2014 GSA Annual Meeting in Vancouver, British Columbia (19–22 October 2014)

Paper No. 329-7
Presentation Time: 2:45 PM

NEW CONSTRAINTS ON THE RECURRENCE, GROWTH AND FADING CHARACTERISTICS OF LOW-ALBEDO STREAKS ON MARTIAN SLOPES AND THEIR POSSIBLE HYDROLOGIC IMPLICATIONS


MUSHKIN, Amit1, STILLMAN, David E.2, GILLESPIE, Alan R.1, MONTGOMERY, David R.1, SCHREIBER, B. Charlotte3 and HIBBITTS, Charles A.4, (1)Department of Earth & Space Sciences, University of Washington, Seattle, WA 98195, (2)Dept. of Space Studies, Southwest Research Institute, 1050 Walnut St #300, Boulder, CO 80302, (3)Department of Earth & Space Sciences, University of Washington, Box 351310, Seattle, WA 98195, (4)Applied Physics Laboratory, Johns Hopkins University, 11100 Johns Hopkins Rd, Laurel, MD 20723, mushkin@u.washington.edu

Low-albedo down-slope streaks that form repeatedly within weekly time-scales and subsequently fade over seasonal to decadal periods are commonly observed in the tropical and mid-latitudes of Mars. ‘Dry’ mass-wasting processes vs. ‘wet’ modification of the surface by aqueous phases are the mechanisms typically considered to explain their formation. Recently, high frequency HiRISE image time-series of seasonal recurrence, incremental growth and fading of small (meter-decameter scale) slope streaks, also termed ‘recurring slope lineae’ (RSL), have been presented in support of a ‘wet’ origin likely associated with brine seepage. Here, we use CTX image time-series and demonstrate recurrence, incremental growth and fading not associated with dust deposition for decameter-kilometer scale slope-streaks near Olympus Mons and in Arabia Terra. These dynamic characteristics support the previous association of slope streaks with brine seepage based on the geomorphic and spectral relations between streaks and their surrounding unaffected slopes.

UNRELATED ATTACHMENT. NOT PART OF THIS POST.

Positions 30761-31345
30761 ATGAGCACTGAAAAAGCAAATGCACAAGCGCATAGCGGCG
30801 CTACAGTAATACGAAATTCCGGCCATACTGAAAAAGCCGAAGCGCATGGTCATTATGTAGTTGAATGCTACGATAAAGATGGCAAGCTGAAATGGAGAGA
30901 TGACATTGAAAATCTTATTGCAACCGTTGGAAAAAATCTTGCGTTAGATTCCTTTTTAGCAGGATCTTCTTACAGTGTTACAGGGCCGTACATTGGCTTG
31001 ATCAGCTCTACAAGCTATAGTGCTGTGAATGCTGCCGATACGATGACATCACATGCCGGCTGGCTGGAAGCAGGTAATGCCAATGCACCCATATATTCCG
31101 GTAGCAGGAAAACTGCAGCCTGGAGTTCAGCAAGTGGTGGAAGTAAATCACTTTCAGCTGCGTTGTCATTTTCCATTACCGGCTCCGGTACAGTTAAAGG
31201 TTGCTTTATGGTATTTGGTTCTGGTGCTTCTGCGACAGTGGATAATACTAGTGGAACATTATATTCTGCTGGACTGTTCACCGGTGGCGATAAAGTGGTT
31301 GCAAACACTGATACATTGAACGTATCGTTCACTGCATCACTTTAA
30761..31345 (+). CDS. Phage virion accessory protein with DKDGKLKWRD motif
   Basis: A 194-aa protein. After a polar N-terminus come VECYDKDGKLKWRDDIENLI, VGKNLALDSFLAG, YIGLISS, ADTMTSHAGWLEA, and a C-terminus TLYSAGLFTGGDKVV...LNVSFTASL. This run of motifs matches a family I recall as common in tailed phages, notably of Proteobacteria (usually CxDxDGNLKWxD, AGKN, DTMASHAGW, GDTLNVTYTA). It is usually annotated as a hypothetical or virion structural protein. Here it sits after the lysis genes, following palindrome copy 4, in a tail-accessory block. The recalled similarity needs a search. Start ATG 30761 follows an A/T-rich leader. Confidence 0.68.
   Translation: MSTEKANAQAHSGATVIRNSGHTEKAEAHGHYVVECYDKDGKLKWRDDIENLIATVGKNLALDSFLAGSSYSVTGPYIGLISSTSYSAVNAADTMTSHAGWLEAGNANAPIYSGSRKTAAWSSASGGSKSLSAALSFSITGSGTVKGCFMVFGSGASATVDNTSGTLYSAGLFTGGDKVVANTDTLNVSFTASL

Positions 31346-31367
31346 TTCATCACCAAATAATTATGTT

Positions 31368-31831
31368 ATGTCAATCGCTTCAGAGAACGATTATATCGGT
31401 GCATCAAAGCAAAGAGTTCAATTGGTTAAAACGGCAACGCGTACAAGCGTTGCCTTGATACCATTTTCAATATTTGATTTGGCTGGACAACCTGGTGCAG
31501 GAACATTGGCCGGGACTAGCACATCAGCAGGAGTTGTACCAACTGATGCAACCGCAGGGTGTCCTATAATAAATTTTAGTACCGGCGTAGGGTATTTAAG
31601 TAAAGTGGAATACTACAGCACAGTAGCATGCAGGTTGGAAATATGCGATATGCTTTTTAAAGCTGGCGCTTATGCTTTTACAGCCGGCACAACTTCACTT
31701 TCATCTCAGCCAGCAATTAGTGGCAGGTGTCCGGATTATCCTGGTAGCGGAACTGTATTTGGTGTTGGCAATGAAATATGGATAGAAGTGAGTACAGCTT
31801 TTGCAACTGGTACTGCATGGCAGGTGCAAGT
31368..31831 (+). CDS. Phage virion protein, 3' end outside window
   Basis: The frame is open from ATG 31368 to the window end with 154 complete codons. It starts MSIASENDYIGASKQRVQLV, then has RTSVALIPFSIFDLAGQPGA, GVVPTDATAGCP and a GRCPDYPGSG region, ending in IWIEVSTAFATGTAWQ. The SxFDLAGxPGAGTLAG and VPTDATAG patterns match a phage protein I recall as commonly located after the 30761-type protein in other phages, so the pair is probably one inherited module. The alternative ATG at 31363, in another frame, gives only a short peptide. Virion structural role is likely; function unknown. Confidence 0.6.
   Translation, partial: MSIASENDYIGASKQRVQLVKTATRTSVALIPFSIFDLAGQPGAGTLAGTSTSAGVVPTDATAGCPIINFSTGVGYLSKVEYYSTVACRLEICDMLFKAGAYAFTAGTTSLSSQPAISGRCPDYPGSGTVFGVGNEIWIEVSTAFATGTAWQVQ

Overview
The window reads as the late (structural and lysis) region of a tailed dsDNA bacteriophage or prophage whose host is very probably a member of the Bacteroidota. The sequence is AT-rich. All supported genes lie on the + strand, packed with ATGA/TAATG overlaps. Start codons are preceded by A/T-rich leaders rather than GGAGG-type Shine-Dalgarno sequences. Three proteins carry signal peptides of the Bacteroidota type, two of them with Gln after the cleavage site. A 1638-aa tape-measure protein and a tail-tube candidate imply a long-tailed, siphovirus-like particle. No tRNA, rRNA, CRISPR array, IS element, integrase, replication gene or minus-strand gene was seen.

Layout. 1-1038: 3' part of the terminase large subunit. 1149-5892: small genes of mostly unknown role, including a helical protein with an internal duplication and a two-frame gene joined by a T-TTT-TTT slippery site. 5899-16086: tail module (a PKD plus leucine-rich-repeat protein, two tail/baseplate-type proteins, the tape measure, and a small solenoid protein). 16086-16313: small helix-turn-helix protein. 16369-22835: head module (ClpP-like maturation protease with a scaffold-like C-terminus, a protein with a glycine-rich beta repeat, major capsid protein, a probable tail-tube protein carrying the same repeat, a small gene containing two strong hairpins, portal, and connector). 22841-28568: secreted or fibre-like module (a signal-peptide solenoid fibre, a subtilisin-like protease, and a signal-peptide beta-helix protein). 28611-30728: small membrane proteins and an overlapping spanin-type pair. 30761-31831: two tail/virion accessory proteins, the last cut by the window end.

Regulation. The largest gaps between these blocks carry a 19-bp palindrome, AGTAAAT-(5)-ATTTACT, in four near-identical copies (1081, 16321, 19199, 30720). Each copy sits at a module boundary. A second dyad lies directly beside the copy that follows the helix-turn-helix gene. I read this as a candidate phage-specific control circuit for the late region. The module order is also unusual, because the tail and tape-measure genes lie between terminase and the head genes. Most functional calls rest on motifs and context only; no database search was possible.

CRISM observations in multiple studies consistently indicate that darkened slope-streak surfaces are spectrally enriched in FeOx and are void of detectable water/ice spectral absorption bands. Thus, the brine seeps considered for slope streak formation are likely low-volume transient events that evaporate and/or freeze and sublime leaving behind a meta-stable dry precipitate that ‘stains’ the surface dark.

The geomorphic, spectral and dynamic characteristics of slope streaks appear to support the possible presence of pressurized sub-surface aquifers that may be released via faults or cracks that are able to produce recurring transient discharge events during favorably warm daily/seasonal surface conditions. Considering such a ‘wet’ mechanism, first-order calculations of the liquid volumes associated with the formation of the ~105-106 slope streaks on present-day Mars suggest the presence of regional-scale extensive aquifers and/or effective recharge mechanism for local-scale aquifers perhaps during high obliquity periods.